Click. This was it. Again.

It took me less than 15 minutes to fall in love with her - and less than one minute to fill her adoption form. The Humane Society receptionist told me it should take one or two days until they approved us. I went home excited as I hadn't been in a while and already craving to bring Meeko home.

December 14, 2009

Less-adoptable pets (?)

So, back home and still in love with Alfie, I spent hours and hours on the web researching everything related to cats: how to care  for them, feed them, play with them, live with them, bring them home, understand them, educate them. I wrote down all the things I would need to buy, suggestions on what were the best brands and what to look for, how to get the house ready for the cat, how to be prepared.

- Nena. 
[That is how Julio calls me whenever I am too careful and too over-zealous over stuff. It is some sort of Bolivian-Spanish word for coward.]

And that is how I came across something I have never thought of before: the less-adoptable cats.

I didn't want to think of cats as being less-adoptable. Still, there is some clear evidenced that senior cats, cats with disabilities, FIV or FELV positive cats, and black cats have a harder time finding home.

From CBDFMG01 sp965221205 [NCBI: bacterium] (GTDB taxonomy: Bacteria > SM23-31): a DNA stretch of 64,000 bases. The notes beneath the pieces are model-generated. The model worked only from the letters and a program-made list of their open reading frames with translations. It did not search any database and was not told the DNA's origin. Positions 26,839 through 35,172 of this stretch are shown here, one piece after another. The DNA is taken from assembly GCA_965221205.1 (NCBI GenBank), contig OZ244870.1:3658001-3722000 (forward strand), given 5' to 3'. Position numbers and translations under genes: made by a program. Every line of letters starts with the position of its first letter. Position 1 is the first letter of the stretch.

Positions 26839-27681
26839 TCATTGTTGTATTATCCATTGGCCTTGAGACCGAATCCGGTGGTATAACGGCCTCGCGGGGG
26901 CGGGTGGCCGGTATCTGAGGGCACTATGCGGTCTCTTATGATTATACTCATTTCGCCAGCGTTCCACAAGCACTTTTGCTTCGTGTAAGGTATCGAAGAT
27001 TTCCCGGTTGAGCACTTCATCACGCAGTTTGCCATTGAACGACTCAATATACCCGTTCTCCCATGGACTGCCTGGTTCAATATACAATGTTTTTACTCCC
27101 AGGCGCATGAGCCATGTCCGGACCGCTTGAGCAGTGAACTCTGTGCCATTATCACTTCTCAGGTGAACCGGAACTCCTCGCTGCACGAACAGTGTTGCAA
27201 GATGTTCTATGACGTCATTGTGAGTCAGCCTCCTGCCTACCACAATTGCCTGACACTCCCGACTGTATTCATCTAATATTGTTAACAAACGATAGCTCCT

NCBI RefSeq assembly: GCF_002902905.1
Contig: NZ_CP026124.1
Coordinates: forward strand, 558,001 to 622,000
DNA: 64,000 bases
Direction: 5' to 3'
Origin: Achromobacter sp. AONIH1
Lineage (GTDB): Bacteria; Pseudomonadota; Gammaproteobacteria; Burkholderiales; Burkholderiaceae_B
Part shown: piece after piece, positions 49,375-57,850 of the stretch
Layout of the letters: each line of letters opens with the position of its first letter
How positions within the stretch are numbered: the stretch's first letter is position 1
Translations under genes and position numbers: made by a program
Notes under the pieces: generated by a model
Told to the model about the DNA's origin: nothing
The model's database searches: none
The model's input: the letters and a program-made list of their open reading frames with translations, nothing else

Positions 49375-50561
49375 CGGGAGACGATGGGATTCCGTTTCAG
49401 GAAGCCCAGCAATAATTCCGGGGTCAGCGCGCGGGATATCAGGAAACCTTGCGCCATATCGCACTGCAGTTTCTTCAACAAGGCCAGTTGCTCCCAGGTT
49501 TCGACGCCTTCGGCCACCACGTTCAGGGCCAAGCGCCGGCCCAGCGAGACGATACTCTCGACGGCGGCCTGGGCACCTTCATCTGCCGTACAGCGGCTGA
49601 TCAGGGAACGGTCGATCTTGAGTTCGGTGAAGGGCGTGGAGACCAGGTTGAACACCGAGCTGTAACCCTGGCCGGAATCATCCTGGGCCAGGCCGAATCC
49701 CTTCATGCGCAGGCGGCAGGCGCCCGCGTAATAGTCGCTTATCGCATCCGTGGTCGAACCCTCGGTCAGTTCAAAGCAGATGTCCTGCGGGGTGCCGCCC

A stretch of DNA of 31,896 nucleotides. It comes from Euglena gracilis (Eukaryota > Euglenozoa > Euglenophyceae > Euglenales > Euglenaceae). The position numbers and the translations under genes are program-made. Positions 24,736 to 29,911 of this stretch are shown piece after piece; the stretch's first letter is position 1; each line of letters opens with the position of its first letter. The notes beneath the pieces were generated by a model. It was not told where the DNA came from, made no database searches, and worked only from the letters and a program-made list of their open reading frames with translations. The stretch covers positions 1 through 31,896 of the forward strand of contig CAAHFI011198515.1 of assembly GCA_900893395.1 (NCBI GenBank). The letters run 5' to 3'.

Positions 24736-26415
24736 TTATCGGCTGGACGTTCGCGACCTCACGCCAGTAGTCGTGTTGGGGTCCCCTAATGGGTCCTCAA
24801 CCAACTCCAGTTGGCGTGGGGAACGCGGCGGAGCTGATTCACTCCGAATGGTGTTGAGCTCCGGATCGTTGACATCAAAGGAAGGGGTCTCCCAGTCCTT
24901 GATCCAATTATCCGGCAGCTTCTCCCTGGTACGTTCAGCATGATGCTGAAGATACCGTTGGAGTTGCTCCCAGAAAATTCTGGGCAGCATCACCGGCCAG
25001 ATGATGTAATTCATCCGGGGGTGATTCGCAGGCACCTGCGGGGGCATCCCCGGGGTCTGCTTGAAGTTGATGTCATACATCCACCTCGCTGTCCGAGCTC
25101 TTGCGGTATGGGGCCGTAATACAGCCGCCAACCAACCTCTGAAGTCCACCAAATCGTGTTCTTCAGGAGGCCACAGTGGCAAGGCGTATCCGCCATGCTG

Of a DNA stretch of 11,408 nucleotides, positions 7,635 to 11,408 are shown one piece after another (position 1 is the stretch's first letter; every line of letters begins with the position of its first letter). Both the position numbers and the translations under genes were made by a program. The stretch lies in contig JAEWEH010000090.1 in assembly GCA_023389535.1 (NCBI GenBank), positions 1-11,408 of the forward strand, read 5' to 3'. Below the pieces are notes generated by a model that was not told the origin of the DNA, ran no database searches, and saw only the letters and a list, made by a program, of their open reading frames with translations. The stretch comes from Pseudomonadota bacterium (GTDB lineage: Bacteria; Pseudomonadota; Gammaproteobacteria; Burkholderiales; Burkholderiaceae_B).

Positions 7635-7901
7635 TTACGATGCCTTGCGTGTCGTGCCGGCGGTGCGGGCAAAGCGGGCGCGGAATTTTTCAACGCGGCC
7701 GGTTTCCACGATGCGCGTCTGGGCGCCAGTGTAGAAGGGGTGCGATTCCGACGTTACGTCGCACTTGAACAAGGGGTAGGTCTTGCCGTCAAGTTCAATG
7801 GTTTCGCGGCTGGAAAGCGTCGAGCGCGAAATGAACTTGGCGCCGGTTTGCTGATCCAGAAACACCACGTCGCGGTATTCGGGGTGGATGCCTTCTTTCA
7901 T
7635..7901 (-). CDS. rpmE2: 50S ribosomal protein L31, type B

It made me think of Alfie and how incredibly adoptable he was. He was a young, playful purr-machine with a gorgeous orange coat and green eyes, and he was perfectly healthy. I could bet Alfie would be out of there in no time, while other cats may have to be in the shelter for anything between 6 months and one year - or more.

So, I decided to give a chance to a less-adoptable pet, hoping to find that they had as much love to give out as very-adoptable pets.

Still, I want to make sure that I could provide for them properly. Going down the list:
1) Senior cats - I am not sure I am ready to deal with the possible death of a cat I just adopted. And, being realistic, a senior cat is more likely to pass away than a younger cat...